Some people find co-working spaces noisy or distracting, but what it does have going for it is the strong sense of community. “The sense of community is always spoken about. We’re all a big, supportive family,” Nirrimi says. “I’ve had writers, painters, photographers, a filmmaker and a crochet artist all work from the studio. For some, it is a full-time gig, for others a dream side hustle.”
Escaping office politics
Shared working environments can be an escape from the chaos of office politics or desk jackers. Shared work environments can also offer a fresh perspective and greater choices for women.
The frustrations of working out of cafes, around naptime or after a workout at the gym are what prompted trio Dee Behan, Emma Startup and Oonagh Geoghegan to launch a fundraising quest to create co-working space, Frankly Co, with women in mind.
“We questioned why it didn’t already exist,” co-founder Dee Behan says. “Frankly Co is about giving people the support to work remotely and feel good at the same time.”
While the trio initially set out to create a series of physical spaces, COVID-19 brought those plans to a temporary halt. Instead, Frankly Co is now bringing people together through virtual coworking — an online space where a group of people work together in sprints and are encouraged to focus on one task at a time. With structured breaks for regular check-ins, it’s space for productivity, accountability and somewhere to make new connections.
“The future is still uncertain, but one positive that has come out of this pandemic is the cultural shift of how we work,” Dee says. “What we will always need is a sense of belonging, support and community. So that’s what we’re focused on — blending productivity and connection together.”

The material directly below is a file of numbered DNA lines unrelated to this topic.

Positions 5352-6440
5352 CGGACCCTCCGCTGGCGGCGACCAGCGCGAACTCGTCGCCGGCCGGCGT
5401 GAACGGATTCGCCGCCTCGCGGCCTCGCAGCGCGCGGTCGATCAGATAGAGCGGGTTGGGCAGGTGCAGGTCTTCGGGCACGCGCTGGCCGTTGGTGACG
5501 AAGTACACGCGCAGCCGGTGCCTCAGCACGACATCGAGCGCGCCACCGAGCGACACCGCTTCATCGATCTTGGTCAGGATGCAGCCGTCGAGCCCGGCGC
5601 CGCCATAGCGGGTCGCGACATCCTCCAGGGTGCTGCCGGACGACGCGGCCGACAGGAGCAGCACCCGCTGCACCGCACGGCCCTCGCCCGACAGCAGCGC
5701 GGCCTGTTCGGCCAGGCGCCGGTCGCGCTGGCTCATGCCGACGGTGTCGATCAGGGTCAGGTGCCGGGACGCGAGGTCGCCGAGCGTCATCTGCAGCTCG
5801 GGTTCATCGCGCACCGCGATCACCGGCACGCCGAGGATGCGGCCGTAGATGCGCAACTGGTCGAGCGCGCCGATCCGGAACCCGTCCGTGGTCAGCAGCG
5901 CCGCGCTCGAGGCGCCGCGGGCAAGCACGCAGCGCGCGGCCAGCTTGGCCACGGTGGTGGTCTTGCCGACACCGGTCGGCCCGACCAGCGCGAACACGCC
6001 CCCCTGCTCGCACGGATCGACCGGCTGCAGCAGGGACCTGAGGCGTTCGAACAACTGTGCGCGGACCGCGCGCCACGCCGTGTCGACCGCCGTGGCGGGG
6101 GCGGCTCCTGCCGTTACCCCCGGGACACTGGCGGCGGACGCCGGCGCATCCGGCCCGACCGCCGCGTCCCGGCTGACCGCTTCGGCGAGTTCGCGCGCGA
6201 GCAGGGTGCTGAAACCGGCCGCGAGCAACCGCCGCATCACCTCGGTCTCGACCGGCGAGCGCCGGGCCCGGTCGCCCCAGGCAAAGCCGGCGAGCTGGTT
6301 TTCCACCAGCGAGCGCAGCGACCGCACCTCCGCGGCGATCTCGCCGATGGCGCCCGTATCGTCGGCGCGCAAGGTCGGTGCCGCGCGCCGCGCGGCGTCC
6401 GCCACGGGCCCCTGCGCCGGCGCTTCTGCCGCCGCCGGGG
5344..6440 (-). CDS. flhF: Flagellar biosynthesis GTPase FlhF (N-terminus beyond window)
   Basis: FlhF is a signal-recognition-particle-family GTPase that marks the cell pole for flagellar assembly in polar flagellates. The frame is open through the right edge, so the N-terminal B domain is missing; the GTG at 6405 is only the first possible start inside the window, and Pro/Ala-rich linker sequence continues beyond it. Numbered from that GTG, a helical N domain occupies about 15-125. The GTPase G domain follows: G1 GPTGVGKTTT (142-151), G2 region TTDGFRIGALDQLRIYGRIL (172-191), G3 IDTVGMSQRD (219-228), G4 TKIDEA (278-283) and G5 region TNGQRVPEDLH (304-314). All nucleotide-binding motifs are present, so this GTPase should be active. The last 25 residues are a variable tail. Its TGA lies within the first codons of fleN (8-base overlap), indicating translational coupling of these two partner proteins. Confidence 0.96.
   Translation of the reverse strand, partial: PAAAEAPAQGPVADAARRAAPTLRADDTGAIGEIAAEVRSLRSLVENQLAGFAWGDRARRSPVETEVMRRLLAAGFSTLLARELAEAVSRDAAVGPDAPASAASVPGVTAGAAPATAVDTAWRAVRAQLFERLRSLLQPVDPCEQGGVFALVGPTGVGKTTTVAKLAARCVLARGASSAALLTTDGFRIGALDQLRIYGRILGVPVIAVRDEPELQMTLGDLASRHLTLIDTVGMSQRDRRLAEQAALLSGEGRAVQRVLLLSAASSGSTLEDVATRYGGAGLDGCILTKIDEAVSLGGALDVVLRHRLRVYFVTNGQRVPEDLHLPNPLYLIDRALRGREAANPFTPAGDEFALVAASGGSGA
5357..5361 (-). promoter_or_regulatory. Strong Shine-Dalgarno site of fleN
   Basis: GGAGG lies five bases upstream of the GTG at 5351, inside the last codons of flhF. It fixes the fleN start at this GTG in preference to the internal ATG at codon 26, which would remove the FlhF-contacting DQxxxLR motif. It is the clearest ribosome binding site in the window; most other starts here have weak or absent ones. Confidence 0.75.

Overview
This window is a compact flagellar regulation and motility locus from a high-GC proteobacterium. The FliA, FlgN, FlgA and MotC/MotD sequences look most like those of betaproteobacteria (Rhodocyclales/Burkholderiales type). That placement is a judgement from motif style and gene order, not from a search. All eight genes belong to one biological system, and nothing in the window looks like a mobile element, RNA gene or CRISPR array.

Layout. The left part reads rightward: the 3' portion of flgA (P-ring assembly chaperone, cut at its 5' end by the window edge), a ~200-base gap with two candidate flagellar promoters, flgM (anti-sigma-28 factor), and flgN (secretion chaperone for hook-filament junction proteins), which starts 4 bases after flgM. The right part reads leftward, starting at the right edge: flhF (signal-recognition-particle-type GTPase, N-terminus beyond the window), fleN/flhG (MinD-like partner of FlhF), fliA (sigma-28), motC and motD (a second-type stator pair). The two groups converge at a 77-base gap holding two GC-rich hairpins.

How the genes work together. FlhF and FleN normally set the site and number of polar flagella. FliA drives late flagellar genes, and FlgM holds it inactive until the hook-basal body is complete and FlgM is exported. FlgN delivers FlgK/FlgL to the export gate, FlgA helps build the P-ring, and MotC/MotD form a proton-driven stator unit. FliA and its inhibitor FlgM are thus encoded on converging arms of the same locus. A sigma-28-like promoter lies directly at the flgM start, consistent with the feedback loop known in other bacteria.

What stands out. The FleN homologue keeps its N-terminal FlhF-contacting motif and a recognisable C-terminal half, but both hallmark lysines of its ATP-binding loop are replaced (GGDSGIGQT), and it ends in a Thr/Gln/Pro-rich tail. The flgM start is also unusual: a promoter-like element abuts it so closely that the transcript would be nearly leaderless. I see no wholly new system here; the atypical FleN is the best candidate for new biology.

Tips for starting your own side project
Self-doubt and perfectionism can be some of the biggest hurdles in starting or sustaining a project. It doesn’t have to be a giant leap into the unknown. Starting small will help you manage expectations and keep side projects achievable.
Surround yourself with like-minded creatives
Accountability is everything. Having a dedicated space and surrounding yourself with people who are also motivated to get work done can make a drastic difference to your productivity.
Don’t underestimate the power of a plan
Plan or map out your creative goals and what it might take to reach them. Figure out how much time (realistically) you can dedicate each week. Ask yourself, is this project worth it? Why? Your “why” is very important as it will keep moving forward.
When you start to feel distracted or overwhelmed by your to-do list, listen to your mind and body and take a break. It’s important to pause, rest and step away. Don’t burn out; this is a slow game!
Believe in yourself
Not everything will work out perfectly. Know that with enough belief, hard work and bravery it will pay off.
Simone Ziaziaris is a Sydney-based journalist who writes about culture, human rights, sustainability and everyday yarns. She loves meeting new, creative people through her work and finds joy in listening and learning from those she crosses paths with. Find her at @simoneziaziaris on Instagram.